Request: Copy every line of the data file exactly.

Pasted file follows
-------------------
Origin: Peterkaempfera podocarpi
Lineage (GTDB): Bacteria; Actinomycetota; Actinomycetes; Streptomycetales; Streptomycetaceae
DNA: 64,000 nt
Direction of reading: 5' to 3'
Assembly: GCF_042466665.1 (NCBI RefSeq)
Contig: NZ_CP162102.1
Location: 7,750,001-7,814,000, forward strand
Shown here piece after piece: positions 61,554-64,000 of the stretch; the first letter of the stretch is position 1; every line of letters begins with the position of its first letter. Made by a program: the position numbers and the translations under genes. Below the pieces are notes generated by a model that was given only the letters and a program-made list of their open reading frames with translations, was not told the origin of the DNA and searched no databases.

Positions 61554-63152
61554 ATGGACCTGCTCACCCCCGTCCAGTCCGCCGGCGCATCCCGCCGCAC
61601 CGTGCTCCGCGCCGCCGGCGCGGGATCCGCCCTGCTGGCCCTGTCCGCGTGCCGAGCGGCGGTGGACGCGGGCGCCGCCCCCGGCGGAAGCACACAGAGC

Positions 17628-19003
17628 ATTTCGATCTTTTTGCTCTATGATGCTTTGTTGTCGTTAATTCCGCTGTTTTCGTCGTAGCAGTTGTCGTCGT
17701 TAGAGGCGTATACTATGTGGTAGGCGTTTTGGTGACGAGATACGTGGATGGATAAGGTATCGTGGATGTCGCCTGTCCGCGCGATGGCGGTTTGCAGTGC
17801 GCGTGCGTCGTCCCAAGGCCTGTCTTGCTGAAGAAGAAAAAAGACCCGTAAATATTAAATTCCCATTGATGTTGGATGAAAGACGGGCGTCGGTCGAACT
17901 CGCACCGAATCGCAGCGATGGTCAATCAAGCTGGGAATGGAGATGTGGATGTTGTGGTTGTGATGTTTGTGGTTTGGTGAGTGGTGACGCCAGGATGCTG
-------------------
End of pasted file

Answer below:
Origin: Peterkaempfera podocarpi
Lineage (GTDB): Bacteria; Actinomycetota; Actinomycetes; Streptomycetales; Streptomycetaceae
DNA: 64,000 nt
Direction of reading: 5' to 3'
Assembly: GCF_042466665.1 (NCBI RefSeq)
Contig: NZ_CP162102.1
Location: 7,750,001-7,814,000, forward strand
Shown here piece after piece: positions 61,554-64,000 of the stretch; the first letter of the stretch is position 1; every line of letters begins with the position of its first letter. Made by a program: the position numbers and the translations under genes. Below the pieces are notes generated by a model that was given only the letters and a program-made list of their open reading frames with translations, was not told the origin of the DNA and searched no databases.

Positions 61554-63152
61554 ATGGACCTGCTCACCCCCGTCCAGTCCGCCGGCGCATCCCGCCGCAC
61601 CGTGCTCCGCGCCGCCGGCGCGGGATCCGCCCTGCTGGCCCTGTCCGCGTGCCGAGCGGCGGTGGACGCGGGCGCCGCCCCCGGCGGAAGCACACAGAGC

Positions 17628-19003
17628 ATTTCGATCTTTTTGCTCTATGATGCTTTGTTGTCGTTAATTCCGCTGTTTTCGTCGTAGCAGTTGTCGTCGT
17701 TAGAGGCGTATACTATGTGGTAGGCGTTTTGGTGACGAGATACGTGGATGGATAAGGTATCGTGGATGTCGCCTGTCCGCGCGATGGCGGTTTGCAGTGC
17801 GCGTGCGTCGTCCCAAGGCCTGTCTTGCTGAAGAAGAAAAAAGACCCGTAAATATTAAATTCCCATTGATGTTGGATGAAAGACGGGCGTCGGTCGAACT
17901 CGCACCGAATCGCAGCGATGGTCAATCAAGCTGGGAATGGAGATGTGGATGTTGTGGTTGTGATGTTTGTGGTTTGGTGAGTGGTGACGCCAGGATGCTG